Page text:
3 Long-suffering for long-termers

Be careful too about disciplining the long-term employees.

In most cases, the people who have been with an employer a long time have also been living a long time and come under the Age Discrimination in Employment Act (ADEA), which prohibits age discrimination in employees aged 40 and older. When it comes to discipline, allow leeway to an employee who falls into that category. Anybody who has been with the office for many years has obviously had a positive impact on the business, and it’s fair to take the past good performance into consideration. If a long-termer who has a good track record does something that would ordinarily result in firing, err on the side of mercy. Look at it as a bump in the road and give a written warning. If that person gets fired and files a discrimination claim, it won’t look good for the office. It’s human nature to raise an eyebrow when a long-term employee is fired, even if a short-term employee would have definitely been fired for the same cause.

4 The other side of the story

A fourth area of caution: When there’s a disciplinary matter, ask for the employee’s side of the story. Good employment practice demands that. There could be mitigating circumstances that need to be taken into consideration.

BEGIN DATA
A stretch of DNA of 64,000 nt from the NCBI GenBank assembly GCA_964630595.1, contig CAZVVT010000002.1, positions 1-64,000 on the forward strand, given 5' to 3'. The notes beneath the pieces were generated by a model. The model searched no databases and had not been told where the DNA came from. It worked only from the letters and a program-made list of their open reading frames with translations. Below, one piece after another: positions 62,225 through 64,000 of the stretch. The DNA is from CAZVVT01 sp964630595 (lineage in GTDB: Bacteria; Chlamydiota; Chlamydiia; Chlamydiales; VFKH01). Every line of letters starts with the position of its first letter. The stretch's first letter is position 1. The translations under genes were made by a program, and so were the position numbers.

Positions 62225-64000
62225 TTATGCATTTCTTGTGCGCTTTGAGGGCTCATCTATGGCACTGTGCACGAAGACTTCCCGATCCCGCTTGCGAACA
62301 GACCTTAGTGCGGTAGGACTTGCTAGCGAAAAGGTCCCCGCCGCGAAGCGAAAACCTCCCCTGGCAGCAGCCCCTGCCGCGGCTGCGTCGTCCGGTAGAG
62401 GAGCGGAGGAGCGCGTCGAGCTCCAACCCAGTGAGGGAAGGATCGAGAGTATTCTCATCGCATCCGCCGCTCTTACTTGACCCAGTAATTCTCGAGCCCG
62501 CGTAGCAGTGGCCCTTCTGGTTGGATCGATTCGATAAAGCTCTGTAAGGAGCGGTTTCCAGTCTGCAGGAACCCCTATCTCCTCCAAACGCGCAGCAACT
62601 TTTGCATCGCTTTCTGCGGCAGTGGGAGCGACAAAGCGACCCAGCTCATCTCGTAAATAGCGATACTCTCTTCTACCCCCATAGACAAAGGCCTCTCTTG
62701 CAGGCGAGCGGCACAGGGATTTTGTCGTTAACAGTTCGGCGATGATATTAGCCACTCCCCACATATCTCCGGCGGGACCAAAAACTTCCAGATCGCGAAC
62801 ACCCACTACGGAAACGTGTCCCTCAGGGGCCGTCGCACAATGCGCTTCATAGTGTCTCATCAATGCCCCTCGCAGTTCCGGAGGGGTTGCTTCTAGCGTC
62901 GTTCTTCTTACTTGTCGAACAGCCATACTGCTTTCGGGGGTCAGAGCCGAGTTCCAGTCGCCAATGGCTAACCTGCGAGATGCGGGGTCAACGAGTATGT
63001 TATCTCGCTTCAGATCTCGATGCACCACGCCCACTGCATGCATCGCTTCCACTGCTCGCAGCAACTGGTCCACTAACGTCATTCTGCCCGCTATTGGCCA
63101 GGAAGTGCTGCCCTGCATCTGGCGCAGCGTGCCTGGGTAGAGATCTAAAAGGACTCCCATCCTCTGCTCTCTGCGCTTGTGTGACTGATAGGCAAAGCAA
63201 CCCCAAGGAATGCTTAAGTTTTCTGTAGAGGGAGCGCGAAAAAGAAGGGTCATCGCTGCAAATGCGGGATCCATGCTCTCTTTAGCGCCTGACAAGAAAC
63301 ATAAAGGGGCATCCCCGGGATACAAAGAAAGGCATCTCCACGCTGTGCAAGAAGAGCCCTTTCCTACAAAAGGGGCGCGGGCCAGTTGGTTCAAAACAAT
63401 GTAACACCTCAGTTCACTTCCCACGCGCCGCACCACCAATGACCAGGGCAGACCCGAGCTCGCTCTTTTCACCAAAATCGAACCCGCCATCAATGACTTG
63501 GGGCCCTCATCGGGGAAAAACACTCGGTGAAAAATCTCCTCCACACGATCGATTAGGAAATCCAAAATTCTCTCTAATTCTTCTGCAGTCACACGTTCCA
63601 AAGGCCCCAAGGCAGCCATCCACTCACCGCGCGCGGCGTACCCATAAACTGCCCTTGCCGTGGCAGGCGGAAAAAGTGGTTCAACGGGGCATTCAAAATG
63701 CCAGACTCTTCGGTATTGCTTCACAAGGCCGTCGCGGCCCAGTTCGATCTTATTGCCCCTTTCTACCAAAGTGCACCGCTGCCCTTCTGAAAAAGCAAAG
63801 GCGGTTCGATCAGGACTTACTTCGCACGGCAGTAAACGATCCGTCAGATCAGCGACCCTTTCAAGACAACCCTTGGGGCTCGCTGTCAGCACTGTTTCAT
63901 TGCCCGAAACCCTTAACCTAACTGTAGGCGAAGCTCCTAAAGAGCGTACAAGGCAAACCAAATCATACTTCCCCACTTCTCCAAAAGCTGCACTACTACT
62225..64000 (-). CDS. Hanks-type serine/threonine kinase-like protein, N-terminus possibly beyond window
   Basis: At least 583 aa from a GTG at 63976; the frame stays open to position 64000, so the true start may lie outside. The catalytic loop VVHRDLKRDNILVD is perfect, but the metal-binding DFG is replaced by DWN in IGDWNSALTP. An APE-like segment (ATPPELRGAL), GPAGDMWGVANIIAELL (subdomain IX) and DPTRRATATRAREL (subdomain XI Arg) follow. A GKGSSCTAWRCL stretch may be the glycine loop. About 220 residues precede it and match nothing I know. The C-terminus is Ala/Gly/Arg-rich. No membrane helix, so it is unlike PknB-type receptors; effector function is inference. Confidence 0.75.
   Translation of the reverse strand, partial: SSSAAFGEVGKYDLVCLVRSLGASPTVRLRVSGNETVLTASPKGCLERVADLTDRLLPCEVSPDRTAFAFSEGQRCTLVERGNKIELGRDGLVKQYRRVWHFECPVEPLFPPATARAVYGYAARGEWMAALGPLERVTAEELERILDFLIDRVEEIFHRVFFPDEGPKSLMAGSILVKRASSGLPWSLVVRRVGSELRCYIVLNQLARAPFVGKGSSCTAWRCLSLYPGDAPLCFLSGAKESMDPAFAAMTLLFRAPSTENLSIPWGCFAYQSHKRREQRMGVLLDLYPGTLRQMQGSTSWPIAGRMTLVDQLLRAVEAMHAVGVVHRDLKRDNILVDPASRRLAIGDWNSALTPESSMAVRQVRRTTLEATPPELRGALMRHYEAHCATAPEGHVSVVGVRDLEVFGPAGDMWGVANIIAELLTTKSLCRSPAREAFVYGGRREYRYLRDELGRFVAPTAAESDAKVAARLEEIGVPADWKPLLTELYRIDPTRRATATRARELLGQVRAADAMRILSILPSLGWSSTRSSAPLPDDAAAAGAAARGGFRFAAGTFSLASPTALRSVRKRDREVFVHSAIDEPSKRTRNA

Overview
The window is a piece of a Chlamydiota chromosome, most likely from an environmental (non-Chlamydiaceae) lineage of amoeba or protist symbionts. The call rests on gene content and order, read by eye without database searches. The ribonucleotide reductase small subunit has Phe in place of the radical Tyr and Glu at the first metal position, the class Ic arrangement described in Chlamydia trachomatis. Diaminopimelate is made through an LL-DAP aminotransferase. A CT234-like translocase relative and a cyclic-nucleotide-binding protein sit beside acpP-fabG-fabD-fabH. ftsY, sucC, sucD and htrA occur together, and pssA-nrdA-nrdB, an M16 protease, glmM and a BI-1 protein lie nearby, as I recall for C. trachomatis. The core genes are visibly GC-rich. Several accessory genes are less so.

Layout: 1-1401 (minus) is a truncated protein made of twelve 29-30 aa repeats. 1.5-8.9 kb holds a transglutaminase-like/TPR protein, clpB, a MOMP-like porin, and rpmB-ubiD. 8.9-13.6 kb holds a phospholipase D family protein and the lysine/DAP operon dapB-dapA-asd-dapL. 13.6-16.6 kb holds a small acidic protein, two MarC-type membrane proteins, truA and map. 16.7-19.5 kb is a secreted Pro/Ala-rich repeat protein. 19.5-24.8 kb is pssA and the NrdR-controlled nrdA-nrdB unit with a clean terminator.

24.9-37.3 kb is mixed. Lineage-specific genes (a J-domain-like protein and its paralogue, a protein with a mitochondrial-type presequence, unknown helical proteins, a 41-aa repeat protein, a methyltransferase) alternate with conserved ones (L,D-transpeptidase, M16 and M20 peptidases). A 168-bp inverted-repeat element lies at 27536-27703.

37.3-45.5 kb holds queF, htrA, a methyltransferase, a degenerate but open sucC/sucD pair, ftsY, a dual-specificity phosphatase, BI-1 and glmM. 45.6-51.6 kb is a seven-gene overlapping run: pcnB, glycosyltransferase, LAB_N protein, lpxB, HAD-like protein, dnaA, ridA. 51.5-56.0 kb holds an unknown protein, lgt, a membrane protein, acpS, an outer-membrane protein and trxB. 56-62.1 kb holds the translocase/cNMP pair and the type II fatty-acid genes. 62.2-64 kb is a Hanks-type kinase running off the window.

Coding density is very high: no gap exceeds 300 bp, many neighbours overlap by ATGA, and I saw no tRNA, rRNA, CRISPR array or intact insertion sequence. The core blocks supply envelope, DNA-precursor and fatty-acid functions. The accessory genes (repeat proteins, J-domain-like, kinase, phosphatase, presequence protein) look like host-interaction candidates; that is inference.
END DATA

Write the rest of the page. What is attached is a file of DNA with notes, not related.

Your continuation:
Here is the example of a staffer who suddenly starts coming in late. Before lowering the boom, ask if there’s a reason for the tardiness. It could be the employee has divorced and now has to take a child to school and has been embarrassed to talk about it, in which case rearranging the staffer’s hours is probably a better solution than serious discipline.

Or, on a more serious note, suppose a female staffer misses a week of work without permission and the office fires her without asking why she was out. It may be she was absent because a male physician touched her inappropriately or threatened her and she was afraid to come to work. And it may also be that the office gets hit with an EEOC claim for firing her.

Before making any serious disciplinary decision, a manager needs to ask, “How is a jury going to look at this?”

5 The acid test for zero tolerance

Finally, be wary of any zero-tolerance policy. If it turns out to be not quite zero, it can spawn drastic and unintended results.

With a zero policy, a stated transgression is supposed to result in immediate termination. Yet often it happens that when the violation comes from someone the employer doesn’t want to lose, that person gets a second chance instead of a goodbye.

If the next person who does the same thing gets fired — and especially if that employee is in a protected category — the office has just opened the door to a claim of discrimination.

Don’t set a zero policy unless the office is absolutely sure it can stand by it 100%, no matter who violates it. Put it to the acid test: If the founding physician or the office’s largest revenue producer violates it, will that person get terminated? If the answer is no, trash the policy.









Try Premium Membership